Of the March 15 primary states, the only state in which the results looked a bit… odd is North Carolina. Democratic primary turnout was super-high, nearly as high as Republican, Trump did not, as in Florida, get nearly the same number of votes as Clinton, but, rather, far less, and Bernie Sanders got an unusually high percentage of the primary vote for a Black Belt state.

Turns out, in North Carolina, there were 2,052,250 registered Republicans and 2,270,395 Romney general election votes, a ratio of 1.1 Romney votes per registered Republican. There were 2,870,693 registered Democrats and a mere 2,178,391 Obama votes, a ratio of .7588 Obama votes per registered Democrat. Democrats simply have a very lopsided party registration advantage there, and it is well known that DINOs tended to vote against Hillary Clinton, but not against Bernie Sanders.

In Florida, where the results were more normal-seeming, there were 4,581,056 registered Dems and 4,237,756 Obama votes, a ratio of .925 Obama votes per registered Democrat. Meanwhile, there were 4,163,447 Florida Romney voters and 4,137,890 registered Republicans, a ratio of 1.01 Romney votes per registered Republican. So the partisan turnout gap in Florida isn’t nearly 35 points, as it is in North Carolina, but less than 8 points, thus explaining Trump’s competitive position against Clinton in the Florida primary.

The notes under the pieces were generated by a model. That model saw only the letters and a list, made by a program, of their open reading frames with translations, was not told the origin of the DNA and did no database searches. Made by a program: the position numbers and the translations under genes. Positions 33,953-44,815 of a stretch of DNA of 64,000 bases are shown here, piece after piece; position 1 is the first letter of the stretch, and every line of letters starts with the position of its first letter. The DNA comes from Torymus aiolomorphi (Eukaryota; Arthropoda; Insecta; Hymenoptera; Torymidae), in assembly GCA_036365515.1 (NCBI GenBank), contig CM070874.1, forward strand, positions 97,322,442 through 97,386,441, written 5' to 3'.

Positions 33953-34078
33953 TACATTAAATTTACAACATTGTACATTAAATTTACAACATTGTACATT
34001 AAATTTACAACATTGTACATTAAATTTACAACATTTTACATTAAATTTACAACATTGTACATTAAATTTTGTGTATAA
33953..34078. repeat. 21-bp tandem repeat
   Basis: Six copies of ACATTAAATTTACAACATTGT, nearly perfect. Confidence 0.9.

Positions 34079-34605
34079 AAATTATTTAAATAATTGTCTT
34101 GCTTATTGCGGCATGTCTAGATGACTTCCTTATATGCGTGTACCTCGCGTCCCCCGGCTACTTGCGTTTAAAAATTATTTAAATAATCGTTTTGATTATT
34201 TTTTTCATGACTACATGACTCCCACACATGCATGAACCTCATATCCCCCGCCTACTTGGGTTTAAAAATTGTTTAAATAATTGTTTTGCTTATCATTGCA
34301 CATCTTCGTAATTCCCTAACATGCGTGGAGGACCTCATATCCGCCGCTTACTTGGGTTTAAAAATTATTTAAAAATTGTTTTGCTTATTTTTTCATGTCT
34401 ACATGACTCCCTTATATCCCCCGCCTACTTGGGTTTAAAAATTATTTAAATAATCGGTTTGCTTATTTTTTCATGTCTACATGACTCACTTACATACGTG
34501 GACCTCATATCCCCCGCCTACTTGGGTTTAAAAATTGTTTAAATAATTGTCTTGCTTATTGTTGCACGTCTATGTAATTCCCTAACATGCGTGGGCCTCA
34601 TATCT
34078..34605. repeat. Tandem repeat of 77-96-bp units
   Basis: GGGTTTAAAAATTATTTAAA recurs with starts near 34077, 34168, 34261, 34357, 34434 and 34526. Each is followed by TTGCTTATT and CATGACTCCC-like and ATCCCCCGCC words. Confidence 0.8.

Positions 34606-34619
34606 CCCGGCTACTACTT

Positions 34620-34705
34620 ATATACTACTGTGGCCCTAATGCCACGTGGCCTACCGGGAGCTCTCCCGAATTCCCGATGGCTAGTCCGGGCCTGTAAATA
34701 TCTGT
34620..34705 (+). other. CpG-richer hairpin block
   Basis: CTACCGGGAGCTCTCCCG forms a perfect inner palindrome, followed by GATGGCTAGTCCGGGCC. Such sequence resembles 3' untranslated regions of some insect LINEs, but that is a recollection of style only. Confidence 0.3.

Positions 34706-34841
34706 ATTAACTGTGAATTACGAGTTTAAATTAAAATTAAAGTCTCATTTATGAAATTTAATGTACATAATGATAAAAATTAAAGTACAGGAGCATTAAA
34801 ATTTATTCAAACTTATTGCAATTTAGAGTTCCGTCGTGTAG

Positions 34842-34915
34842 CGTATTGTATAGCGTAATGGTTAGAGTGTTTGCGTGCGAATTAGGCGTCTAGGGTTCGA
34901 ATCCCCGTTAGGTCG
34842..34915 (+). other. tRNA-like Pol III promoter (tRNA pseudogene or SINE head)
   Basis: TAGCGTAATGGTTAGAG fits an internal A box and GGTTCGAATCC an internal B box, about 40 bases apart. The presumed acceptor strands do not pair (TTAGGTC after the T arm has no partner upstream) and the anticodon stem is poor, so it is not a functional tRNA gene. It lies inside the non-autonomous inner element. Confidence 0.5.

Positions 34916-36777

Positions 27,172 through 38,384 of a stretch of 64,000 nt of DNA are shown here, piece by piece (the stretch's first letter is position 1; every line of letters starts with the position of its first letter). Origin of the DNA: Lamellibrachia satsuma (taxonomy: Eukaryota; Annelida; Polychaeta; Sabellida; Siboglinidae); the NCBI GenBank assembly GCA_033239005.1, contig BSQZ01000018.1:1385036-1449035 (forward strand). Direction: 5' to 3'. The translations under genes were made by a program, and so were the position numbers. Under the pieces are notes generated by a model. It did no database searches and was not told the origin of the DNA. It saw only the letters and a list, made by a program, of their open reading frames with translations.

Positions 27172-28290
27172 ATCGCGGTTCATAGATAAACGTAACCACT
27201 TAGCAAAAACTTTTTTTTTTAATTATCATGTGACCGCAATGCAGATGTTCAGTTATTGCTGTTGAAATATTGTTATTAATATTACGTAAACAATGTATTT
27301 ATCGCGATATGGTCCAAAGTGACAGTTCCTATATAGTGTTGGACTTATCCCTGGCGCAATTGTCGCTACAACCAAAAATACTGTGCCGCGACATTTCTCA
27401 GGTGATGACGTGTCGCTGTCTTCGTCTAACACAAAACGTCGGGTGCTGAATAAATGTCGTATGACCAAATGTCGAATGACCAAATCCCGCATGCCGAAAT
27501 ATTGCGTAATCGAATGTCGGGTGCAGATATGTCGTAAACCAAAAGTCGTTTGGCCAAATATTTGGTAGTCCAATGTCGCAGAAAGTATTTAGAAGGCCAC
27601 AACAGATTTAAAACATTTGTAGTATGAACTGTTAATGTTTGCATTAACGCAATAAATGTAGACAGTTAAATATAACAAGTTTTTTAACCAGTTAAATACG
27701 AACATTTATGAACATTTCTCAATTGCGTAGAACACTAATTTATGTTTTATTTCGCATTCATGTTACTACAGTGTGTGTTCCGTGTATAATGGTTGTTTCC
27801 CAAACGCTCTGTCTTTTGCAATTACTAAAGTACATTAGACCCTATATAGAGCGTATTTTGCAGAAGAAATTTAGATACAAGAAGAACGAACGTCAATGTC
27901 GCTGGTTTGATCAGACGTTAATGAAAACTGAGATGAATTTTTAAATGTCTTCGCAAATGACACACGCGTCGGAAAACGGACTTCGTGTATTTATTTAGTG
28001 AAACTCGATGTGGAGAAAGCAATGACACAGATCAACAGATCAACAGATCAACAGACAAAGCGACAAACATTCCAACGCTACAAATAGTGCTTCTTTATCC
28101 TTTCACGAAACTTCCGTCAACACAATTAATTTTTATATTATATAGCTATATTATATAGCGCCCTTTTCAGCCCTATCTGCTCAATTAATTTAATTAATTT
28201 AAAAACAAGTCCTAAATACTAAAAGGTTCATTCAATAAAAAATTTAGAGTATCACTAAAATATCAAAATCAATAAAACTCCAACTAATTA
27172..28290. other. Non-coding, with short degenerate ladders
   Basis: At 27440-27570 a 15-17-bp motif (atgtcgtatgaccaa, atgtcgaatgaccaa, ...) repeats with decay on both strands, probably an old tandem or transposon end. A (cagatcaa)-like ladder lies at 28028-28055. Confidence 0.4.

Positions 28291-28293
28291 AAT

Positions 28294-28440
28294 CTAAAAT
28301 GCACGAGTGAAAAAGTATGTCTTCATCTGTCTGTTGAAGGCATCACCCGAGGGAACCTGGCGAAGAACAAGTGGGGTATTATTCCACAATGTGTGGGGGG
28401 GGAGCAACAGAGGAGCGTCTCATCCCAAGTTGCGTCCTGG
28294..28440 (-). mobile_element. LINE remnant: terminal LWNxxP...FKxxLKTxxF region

Doing two-party vote shares and registration percentages by county would be a tad time-consuming, so I’m not going to bother with it. It’d be interesting, though.